We must #StopAdani if we're to save our climate future

Stop Adani activists lock onto coal train tracks during the Stop Adani frontline action training in September.
Friday, September 29, 2017

I had the privilege of spending five days with more than 100 activists from around the country taking front-line action to stop Adani’s Carmichael coalmine in the Galilee Basin from being built. 

We camped just outside Bowen, about 1000 kilometres north of Brisbane, on the Whitsunday coast. A large proportion of the activists were women. There were also babies, kids, campus activists, experienced veterans of campaigns against coal and unconventional gas mining, forest blockaders and Knitting Nannas. 

Experienced and new activists ranged in age from mid-20s to mid-70s. Most were already involved in local #StopAdani campaign groups and some had been inspired by the recent #StopAdani Summits to take action for the first time.

Local elders and traditional owners from the Gia and Juru peoples welcomed us to Country and, together with local activists from Whitsunday coastal communities directly affected by the mine, provided support and leadership.

There was a strong sense of purpose in the camp. Activists understood that the stakes are high. We have to build the kind of campaign that can stop this mine from ever being built, if we're to protect the reef, our water, and land — including wetlands sacred to traditional owners.

The Galilee Basin has about 250,000 square kilometres of thermal coal. If developed, Australia's carbon emissions would more than double, all but guaranteeing runaway climate change. With stakes this high, the camp set about organising a range of actions designed to attract media interest and to inspire support and build the campaign for the battles ahead.

Throughout the week, people were prepared to protest, trespass, occupy and disrupt in peaceful acts of collective civil disobedience, many, like myself, risking arrest. These actions were well organised and inspiring.

There’s still some work to be done to get locals onside and to expose the lie about a “jobs bonanza” that has been promised by Adani and the government’s spin doctors. Communities are susceptible to the spin doctors, who are exploiting the economic insecurity of places like Bowen, which are seasonal economies, reliant on agriculture and tourism and still recovering from the damage caused by Cyclone Debbie.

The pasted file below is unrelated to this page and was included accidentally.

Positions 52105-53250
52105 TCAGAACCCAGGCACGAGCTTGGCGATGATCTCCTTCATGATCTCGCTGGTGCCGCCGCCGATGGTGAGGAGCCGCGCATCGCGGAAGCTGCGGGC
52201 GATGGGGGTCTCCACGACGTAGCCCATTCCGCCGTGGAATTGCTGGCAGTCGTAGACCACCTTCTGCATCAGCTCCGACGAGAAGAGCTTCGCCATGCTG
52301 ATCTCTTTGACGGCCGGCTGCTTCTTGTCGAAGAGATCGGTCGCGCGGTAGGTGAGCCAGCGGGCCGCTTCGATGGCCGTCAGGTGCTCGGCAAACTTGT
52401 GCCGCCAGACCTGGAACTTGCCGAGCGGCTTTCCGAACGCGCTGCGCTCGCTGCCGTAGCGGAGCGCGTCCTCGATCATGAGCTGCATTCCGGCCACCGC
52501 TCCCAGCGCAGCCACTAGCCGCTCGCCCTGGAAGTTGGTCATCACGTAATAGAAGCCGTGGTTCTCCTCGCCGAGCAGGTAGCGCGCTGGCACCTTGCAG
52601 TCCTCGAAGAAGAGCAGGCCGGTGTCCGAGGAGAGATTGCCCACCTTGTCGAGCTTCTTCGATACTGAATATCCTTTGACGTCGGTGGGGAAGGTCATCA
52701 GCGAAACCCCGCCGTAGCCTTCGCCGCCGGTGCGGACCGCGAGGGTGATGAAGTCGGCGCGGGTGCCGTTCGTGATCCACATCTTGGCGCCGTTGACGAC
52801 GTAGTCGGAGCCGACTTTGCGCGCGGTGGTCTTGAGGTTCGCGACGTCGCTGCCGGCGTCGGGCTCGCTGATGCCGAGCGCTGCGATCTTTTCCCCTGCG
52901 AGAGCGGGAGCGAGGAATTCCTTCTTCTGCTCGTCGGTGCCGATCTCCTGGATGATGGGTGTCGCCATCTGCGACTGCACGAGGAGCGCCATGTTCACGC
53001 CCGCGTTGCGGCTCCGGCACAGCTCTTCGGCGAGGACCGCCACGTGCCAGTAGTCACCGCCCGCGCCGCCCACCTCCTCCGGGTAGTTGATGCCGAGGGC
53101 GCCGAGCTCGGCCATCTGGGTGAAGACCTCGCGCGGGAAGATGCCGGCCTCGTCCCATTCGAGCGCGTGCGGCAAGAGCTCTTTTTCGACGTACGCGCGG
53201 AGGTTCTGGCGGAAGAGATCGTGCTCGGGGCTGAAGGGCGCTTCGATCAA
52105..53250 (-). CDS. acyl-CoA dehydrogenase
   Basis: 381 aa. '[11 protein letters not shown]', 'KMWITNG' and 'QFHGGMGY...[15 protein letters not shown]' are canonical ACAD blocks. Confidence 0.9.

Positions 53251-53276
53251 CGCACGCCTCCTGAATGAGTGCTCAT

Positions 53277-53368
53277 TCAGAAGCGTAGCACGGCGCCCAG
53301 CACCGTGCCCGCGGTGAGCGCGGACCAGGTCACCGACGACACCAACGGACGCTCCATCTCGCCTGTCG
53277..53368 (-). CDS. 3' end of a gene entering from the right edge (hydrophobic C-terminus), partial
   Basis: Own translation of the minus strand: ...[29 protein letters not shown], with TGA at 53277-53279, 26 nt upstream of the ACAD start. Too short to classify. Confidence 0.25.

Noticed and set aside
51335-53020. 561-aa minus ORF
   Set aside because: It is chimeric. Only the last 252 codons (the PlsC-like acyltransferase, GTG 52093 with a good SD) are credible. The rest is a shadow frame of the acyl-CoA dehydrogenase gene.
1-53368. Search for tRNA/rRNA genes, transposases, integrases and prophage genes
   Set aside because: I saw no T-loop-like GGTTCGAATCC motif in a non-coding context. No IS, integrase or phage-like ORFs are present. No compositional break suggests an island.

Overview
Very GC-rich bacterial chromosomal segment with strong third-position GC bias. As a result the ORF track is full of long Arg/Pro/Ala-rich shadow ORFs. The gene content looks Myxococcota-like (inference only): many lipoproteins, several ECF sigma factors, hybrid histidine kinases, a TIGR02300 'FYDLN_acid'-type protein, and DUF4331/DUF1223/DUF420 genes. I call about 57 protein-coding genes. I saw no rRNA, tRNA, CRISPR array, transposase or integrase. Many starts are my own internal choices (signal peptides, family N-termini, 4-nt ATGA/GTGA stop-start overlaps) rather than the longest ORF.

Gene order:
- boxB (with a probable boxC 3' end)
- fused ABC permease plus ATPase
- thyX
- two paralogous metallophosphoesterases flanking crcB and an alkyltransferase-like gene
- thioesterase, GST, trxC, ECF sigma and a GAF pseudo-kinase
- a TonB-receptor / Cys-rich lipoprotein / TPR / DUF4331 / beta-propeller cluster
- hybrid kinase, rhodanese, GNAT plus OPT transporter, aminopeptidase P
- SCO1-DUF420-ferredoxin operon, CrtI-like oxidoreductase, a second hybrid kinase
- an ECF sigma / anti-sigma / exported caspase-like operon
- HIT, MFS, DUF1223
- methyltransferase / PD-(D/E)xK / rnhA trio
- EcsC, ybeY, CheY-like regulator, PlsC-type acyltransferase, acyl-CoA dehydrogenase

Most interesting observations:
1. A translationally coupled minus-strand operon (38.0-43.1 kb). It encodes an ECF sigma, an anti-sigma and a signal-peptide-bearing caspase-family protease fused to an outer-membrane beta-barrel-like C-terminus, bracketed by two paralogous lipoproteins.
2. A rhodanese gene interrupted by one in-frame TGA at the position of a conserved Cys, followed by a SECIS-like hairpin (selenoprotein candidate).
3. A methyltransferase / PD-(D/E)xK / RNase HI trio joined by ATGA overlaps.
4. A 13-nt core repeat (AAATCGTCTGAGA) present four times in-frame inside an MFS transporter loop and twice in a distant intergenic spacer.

If we are to win the argument around sustainable jobs we must fight for sustainable, alternative job creation projects. One such project is the $100-million solar photovoltaic farm in nearby Collinsville — formerly a coalmining town. Construction work has now started on the 42.5MW project, which is expected to produce enough energy to meet the needs of 15,000 homes in the region.

Listening to the government and opposition debate the need for a serious renewable energy target is as frustrating as listening to the “debate” on marriage equality — politicians on both sides are stuck in the dark ages, carrying around lumps of coal, pandering to mining interests, while the planet moves closer to climate disaster.

We can’t rely on the fossil fools in parliament. It is going to take people power to stop Adani once and for all, and to move to a safe climate future.

That means we need to multiply our numbers and our efforts a hundred-fold if we are to fight the power of mining interests and thwart the combined efforts of the Queensland Labor government and the federal government to fund this mine.

The #StopAdani campaign has had some important victories already, including forcing the big four banks to step away from funding the project. This is a campaign that can and must be won.

In the words of the activists from Frontline Action on Coal: "We are a diverse group of people with a common goal: to end coal and move to a #cleanenergy economy.

“We are from all parts of Australia, and we are networked with #climatejustice movement all over the world.

“Peace and equality, social and economic justice, government for the billions not for the billionaires.

“We are old and young, from all ethnicities and genders. We work across many industrial sectors and we come from diverse cultural and religious traditions.

“Here we all are, together, united to #StopAdani. Join us."

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